There’s actually some merit in this. Cornwall is constitutionally distinct from the rest of the UK. Cornwall, as a region, has a language, culture, religious tradition, climate and economy alien to the rest of the UK. Whatever its faults, the Duchy gives recognition to this.

But there are other ways in which Cornwall could express its distinctive culture in ways which are modern, democratic, and far less intrusive- the recognition in 2014 of Cornwall as having protected minority status is one.

Another concern is that if the Duchy were absorbed into the Crown Estate, it is unlikely that money generated would be re-invested in Cornwall. Cornwall, being generally less wealthy than other parts of the UK, is in greater need of this money.  But actually very little of the Duchy’s revenue goes to Cornwall now. There is much to be said for earmarking revenues generated in Cornwall for expenditure in Cornwall- but this could be achieved by a separate department within the Crown Estate or by passing the funds to an independent trust. The Duchy as it currently exists is very poorly qualified to handle this kind of enterprise.

It should be stressed that Republic is proposing an end to the organisation of the Duchy, the operation that currently pays a multi-million pound profit to Prince Charles.  We do not dispute Cornwall's unique status but would argue that along with the rest of the UK Cornwall deserves a more democratic and accountable settlement.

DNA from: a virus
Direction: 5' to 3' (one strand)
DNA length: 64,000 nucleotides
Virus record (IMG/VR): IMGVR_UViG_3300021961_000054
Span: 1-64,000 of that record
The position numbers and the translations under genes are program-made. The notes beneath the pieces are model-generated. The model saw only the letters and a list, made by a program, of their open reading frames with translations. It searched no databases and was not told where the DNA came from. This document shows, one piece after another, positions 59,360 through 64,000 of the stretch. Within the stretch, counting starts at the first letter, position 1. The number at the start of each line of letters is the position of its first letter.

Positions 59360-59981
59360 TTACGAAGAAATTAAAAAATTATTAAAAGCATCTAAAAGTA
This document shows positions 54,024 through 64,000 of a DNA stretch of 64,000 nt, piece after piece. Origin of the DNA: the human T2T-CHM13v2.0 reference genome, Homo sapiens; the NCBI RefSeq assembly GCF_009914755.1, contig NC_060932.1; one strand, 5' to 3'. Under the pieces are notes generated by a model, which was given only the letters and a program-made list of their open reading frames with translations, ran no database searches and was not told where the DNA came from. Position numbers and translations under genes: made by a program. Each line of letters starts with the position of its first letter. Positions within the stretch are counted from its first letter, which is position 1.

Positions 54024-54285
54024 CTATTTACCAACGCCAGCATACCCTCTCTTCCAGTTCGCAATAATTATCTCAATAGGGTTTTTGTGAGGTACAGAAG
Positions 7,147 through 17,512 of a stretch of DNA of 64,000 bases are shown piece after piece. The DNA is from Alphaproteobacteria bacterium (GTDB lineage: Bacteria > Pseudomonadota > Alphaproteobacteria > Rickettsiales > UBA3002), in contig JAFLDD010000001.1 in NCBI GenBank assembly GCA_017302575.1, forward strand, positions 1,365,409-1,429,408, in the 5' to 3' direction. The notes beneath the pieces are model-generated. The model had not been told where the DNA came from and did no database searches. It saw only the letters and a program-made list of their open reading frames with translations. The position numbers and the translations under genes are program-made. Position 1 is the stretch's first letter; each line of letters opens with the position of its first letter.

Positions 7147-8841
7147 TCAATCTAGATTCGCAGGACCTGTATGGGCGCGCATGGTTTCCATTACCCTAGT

You can read what they have to say about Cornish distinctiveness and the Duchy here: Doesn’t this Undermine Cornwall’s Autonomy?

The Regional Languages of France: Challenges and Opportunities in the Twenty-First Century


Dr Benjamin Zephaniah on Cornish and Welsh

"I am a multiculturalist. In England, on the whole, when we talk about multiculturalism, we tend to talk about black people, Asian people and people who have brought their cultures here, and sometimes we forget that there are local cultures which are very different to English mainstream culture and literature. So when I come to Wales, I treat Wales like a different country with a culture and language of its own. And if Wales is a part of Britain, then that culture is an important part of Britain - as important as Jamaican culture, Trinidadian culture or Indian culture for example.

That's why I've always said that the Welsh language should be taught in schools in England. Hindi, Chinese and French are taught, so why not Welsh? And why not Cornish? They're part of our culture, and I know of people in England who don't know that people in Wales speak Welsh, or that there's a Scottish language." - Dr Benjamin Zephaniah

"Dwi'n berson aml-ddiwylliannol. Yn Lloegr, yn gyffredinol, pan rydan ni'n trafod amlddiwylliannaeth rydan ni'n cyfeirio at bobl du, pobl Asiaidd a phobl eraill sydd wedi dod â'u diwylliannau yma, a rydan ni'n anghofio weithiau bod 'na ddiwylliannau lleol sydd yn wahanol iawn i ddiwylliant a llenyddiaeth prif ffrwd Saesneg. Felly pan dwi'n dod i Gymru, dwi'n trin Cymru fel gwlad wahanol gyda'i hiaith a'i diwylliant ei hun. Ac os yw Cymru yn rhan o Brydain, yna mae'i diwylliant yn rhan bwysig o Brydain hefyd - yr un mor bwysig â diwylliant Jamaica, Trinidad neu India er enghraifft.